NASA and US Space Force team up for planetary defense, moon trips and more



a close up of a sign: NASA and the Space Force have teamed up to sign a memorandum of understanding.


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NASA and the Space Force have teamed up to sign a memorandum of understanding.

NASA and the United States Space Force are banding together for the future of human spaceflight. 

As the agency moves forward with its Artemis program, which aims to return humans to the lunar surface by 2024, NASA is also working on its relationship with the newly-minted Space Force, which was formed Dec. 2019. Today (Sept. 22), NASA Administrator Jim Bridenstine and U.S. Space Force Chief of Space Operations Gen. John “Jay” Raymond announced a memorandum of understanding (MOU) between NASA and the U.S. Space Force. 

This agreement officially joins the two entities in collaboration with regard to “human spaceflight, U.S. space policy, space transportation, standards and best practices for safe operations in space, scientific research and planetary defense,” NASA said in a statement. 

Related: What is the Space Force?

NASA and

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DVIDS – News – NUWC Division Newport chief technology officer wins National Defense Industrial Association Bronze Medal


NEWPORT, R.I. — Dr. Jason Gomez, Naval Undersea Warfare Center (NUWC) Division Newport’s chief technology officer, was recently selected as the 2020 National Defense Industrial Association Bronze Medal winner, an annual award that recognizes outstanding individual achievements in science or engineering in the field of undersea warfare.

Gomez, a resident of East Greenwich, Rhode Island, began his 28-year career at Division Newport in 1992 as a mechanical engineer. While working with the fleet, he managed the Contender Program, a $290 million program for the Strategic Capabilities Office, which will transition into the heavyweight torpedo program of record to deliver both long-range anti-submarine warfare and anti-surface warfare capabilities. He managed the Defense Advanced Research Projects Agency Underwater Express program and successfully developed the world’s fastest electric underwater vehicle and the first controlled supercavitating vehicle in the U.S. This success led to the Blue Wolf program, where his work enabled significant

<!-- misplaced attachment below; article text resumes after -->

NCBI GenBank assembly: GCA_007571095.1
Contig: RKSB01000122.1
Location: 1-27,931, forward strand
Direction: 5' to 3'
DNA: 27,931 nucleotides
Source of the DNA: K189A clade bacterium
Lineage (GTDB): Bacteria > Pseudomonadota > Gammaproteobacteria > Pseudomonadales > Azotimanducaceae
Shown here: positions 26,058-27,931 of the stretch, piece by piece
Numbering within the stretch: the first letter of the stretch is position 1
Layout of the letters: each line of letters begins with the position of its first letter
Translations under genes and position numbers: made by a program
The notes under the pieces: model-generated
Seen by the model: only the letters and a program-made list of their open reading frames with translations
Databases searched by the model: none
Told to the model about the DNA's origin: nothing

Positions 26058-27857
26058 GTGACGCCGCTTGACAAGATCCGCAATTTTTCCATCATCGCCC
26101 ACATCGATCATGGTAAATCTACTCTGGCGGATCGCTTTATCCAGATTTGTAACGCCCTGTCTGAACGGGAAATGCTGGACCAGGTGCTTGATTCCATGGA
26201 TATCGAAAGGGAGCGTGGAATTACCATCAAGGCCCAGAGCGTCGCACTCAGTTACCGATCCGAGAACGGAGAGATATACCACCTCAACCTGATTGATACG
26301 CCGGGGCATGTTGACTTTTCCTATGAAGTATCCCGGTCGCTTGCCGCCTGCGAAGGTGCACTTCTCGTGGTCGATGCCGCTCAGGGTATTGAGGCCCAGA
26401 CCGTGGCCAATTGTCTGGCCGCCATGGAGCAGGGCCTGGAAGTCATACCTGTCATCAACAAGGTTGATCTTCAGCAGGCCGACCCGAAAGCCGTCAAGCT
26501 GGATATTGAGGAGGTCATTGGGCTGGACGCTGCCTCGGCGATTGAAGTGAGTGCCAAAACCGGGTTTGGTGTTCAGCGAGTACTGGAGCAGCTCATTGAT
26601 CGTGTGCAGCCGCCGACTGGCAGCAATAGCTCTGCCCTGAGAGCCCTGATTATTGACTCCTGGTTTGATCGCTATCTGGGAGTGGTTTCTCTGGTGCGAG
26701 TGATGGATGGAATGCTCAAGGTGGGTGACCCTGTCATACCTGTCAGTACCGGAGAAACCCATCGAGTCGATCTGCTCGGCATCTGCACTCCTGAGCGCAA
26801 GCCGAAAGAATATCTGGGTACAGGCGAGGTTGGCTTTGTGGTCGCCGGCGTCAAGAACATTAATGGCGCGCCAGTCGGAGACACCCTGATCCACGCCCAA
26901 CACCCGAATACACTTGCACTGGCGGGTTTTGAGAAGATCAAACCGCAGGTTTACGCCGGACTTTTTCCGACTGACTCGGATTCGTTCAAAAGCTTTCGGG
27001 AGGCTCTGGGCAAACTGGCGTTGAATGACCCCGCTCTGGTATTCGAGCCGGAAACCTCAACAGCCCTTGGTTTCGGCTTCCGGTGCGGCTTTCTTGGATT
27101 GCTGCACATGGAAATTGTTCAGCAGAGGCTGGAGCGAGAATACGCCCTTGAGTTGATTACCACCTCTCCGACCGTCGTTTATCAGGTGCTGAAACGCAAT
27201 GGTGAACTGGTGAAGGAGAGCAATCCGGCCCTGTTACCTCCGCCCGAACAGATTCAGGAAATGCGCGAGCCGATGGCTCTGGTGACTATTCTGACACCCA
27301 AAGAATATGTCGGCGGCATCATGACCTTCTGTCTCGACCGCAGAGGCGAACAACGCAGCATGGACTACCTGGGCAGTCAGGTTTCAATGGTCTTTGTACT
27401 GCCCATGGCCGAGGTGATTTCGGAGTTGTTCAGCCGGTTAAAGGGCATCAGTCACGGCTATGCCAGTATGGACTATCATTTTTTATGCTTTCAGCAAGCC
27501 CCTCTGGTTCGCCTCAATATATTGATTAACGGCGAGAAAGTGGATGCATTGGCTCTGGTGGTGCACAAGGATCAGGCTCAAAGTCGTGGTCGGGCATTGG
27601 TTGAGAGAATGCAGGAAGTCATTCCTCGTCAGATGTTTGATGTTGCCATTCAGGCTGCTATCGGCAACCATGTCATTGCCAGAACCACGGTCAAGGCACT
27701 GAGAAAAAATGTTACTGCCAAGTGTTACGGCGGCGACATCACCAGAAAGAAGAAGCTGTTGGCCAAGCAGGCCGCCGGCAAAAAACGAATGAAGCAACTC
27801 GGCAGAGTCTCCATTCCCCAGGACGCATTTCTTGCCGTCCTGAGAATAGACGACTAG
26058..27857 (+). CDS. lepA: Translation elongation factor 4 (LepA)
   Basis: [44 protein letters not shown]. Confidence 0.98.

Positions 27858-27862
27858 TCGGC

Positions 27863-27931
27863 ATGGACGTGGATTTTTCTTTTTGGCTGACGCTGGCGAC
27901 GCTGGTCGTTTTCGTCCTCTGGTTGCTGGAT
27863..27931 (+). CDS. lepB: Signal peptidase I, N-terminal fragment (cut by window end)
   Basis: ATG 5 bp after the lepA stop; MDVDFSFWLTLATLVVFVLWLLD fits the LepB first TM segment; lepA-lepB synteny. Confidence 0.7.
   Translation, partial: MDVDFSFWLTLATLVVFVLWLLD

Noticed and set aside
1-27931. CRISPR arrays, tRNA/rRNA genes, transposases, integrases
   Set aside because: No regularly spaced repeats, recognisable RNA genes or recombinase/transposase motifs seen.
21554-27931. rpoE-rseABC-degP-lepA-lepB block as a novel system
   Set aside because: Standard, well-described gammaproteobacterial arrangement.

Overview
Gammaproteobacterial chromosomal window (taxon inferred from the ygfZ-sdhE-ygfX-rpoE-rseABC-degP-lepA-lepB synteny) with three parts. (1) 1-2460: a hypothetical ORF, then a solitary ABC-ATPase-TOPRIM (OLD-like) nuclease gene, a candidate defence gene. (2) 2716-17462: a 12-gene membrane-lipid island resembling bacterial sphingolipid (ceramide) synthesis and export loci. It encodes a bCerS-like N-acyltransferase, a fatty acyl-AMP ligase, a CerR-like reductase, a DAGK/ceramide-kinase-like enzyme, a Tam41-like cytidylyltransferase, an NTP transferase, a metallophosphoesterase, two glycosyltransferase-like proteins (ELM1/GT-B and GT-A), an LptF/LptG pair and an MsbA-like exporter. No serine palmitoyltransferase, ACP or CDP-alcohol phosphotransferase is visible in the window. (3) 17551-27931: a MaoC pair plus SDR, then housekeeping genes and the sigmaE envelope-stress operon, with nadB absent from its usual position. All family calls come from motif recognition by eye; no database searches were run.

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SAIC Wins $185 Million U.S. Army Decision Support Division Integrated Air, Missile and Network Defense, and Space Support Contract – Press Release

RESTON, Va.–(Business Wire)–

The U.S. Army awarded Science Applications International Corp. (NYSE: SAIC) a $185 million single-award, cost-plus fixed-fee task order to support the Decision Support Division for the U.S. Army Space and Missile Defense Command (USASMDC), in the areas of space, space control, high altitude, air and missile defense, and associated cyberspace operations.

Under the task order, SAIC will continue to provide system utility analysis and combat development in support of the warfighter with analysis, execution experiments, exercises and war games, and modeling and simulation development and integration support.

“SAIC looks forward to supporting the Decision Support Division of the Army’s Space and Missile Defense Command in Huntsville, Alabama,” said Jim Scanlon, SAIC executive vice president and general manager of the Defense Systems Group. “We are proud of our work in Huntsville, and through investments like our new Innovation Factory hub, look forward to providing the very best technological

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Secretary of Defense Remarks for DOD Artificial Intelligence Symposium and Exposition > U.S. DEPARTMENT OF DEFENSE > Speech

Hello, I’m Secretary of Defense Mark Esper, and it’s a privilege to join you today as part of the Defense Department’s AI Symposium. I want to thank Nand Mulchandani and his team at the Joint Artificial Intelligence Center, or JAIC, for organizing this important event…AND for bringing together the best and brightest minds in the Department who are working to accelerate the adoption of critical emerging technologies.

Today, I’d like to speak to you about why the United States must continue to lead the way in the responsible and ethical development of artificial intelligence – and more specifically, why the Department of Defense must remain at the forefront of the military application of this game-changing technology.

History informs us that those who are first to harness once-in-a-generation technologies often have a decisive advantage on the battlefield for years to come. I experienced this firsthand during Operation Desert Storm, when the

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